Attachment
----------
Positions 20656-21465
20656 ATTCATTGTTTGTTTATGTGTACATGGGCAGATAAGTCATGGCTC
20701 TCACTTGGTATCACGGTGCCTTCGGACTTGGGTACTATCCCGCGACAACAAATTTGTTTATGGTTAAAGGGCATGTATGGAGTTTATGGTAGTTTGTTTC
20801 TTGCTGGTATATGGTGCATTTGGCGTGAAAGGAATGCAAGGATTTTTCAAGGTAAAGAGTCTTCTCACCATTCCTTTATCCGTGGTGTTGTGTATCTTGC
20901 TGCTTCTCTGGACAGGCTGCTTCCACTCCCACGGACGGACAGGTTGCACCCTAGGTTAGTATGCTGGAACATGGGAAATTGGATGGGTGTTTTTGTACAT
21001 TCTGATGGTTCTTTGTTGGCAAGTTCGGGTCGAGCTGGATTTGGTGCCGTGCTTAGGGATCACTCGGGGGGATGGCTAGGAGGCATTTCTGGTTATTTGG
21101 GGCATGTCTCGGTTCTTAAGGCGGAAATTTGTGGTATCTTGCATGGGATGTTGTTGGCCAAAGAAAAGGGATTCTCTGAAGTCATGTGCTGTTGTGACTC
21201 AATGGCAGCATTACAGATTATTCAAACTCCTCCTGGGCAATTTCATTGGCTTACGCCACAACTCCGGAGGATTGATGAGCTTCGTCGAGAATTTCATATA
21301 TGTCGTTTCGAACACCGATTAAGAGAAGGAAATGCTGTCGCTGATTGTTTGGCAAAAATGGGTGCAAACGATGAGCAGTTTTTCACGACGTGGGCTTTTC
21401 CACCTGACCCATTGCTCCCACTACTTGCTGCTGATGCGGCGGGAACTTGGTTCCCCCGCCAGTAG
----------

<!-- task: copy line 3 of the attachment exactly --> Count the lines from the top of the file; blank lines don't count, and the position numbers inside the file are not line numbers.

20701 TCACTTGGTATCACGGTGCCTTCGGACTTGGGTACTATCCCGCGACAACAAATTTGTTTATGGTTAAAGGGCATGTATGGAGTTTATGGTAGTTTGTTTC